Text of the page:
Washington Wizards receive: Matisse Thybulle, Moses Brown
Portland Trail Blazers receive: Delon Wright, Anthony Gill
The addition of Matisse Thybulle would provide the Wizards with one of the best perimeter defensive players in the game. Thybulle’s weakness is his inability to shoot the three. However, when it comes to locking down players, getting a steal, or blocking a shot, no one is better at it from the wing position than Thybulle. Plus, he is only 26.
Thybulle is a career 33.4% shooter from three-point range, which is arguably not great for a wing. However, he had his best performance last year after his trade from Philadelphia to Portland where he shot 38.8% on 3.9 3-point attempts per game in just 22 appearances.
It’s not clear if the system and usage in Portland allowed Thybulle to thrive, or if the Portland bump was just a one-time blip. If Thybulle can reproduce his accuracy from the end of last season and maintain his defensive excellence, there would be a lot of potential upside to the Wizards.
Thybulle averaged 1.5 steals per game and 0.8 blocks per game for his career. Excellent numbers for a player who averaged just 20.5 minutes per game.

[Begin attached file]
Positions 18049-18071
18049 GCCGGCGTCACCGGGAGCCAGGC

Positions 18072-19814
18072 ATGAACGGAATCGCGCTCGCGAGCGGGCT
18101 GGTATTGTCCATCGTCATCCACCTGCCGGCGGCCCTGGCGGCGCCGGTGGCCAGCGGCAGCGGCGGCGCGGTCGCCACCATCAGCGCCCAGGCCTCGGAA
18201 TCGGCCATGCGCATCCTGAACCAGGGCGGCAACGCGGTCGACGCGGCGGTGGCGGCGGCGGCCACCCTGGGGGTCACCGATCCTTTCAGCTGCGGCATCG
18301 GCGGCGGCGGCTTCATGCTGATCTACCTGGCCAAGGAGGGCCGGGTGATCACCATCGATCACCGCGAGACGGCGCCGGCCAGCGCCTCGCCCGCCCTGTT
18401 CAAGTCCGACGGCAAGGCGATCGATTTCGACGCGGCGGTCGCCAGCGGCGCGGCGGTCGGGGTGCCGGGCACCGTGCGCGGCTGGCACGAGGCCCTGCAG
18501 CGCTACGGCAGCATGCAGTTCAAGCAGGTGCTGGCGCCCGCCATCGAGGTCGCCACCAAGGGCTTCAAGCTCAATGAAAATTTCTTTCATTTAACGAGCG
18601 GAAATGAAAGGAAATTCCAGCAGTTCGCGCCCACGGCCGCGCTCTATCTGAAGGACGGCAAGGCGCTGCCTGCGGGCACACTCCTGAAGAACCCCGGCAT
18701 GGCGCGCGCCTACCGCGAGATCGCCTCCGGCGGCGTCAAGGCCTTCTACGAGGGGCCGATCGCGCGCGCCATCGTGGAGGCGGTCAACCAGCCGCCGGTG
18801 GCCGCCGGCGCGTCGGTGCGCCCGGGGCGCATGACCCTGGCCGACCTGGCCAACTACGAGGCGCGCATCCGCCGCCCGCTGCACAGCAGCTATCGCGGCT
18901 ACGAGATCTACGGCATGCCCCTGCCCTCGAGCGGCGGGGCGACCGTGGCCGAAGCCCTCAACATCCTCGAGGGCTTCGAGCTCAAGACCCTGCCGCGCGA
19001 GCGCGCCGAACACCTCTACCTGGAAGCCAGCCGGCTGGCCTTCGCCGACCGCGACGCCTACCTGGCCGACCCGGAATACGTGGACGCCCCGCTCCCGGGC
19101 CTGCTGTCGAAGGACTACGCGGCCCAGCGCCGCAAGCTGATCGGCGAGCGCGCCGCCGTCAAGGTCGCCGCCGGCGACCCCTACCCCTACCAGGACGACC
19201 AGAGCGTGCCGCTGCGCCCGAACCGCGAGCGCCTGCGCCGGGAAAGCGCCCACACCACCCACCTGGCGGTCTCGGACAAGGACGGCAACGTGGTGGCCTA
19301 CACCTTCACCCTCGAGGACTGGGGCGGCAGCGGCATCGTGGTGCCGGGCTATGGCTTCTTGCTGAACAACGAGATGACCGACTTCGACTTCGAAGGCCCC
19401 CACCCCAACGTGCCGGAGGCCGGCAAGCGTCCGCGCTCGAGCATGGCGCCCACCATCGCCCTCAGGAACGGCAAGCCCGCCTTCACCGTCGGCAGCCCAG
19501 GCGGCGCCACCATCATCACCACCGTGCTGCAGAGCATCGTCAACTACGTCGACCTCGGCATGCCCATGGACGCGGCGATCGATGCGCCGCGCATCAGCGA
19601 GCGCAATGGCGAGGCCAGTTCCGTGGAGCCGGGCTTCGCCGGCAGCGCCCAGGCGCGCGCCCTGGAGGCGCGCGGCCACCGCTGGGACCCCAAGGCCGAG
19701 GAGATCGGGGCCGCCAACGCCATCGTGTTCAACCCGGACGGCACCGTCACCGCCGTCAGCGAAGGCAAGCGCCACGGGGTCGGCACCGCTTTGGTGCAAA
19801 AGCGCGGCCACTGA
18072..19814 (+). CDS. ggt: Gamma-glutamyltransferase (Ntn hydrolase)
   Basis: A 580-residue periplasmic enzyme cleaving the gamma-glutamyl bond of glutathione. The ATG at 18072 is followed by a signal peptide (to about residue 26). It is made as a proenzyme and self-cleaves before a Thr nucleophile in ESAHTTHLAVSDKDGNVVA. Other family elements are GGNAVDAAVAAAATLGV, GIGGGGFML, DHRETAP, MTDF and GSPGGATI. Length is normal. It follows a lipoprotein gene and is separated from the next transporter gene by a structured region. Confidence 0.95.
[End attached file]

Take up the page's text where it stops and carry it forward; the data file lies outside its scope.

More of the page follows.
The loss of Wright in this trade for Thybulle would thin out the Wizards’ point guard rotation and free up more playing time for Ryan Rollins. The other piece of the trade brings the Wizards Moses Brown, a young journeyman who is a rolling big man.
From a basketball perspective, the trade marginally weakens the Wizards’ offense while improving the defense. More importantly, the trade gives the Wizards younger assets with upside.
There is a huge intangible loss for the Wizards, however, from a locker room perspective. All reports indicate that Gill is a tremendous locker-room presence for a young team. This would be an added benefit for Portland, as well as getting better shooting without sacrificing much defensively.
This proposed trade would not be able to happen until after January 15th due to restrictions on trades after recent extension signings.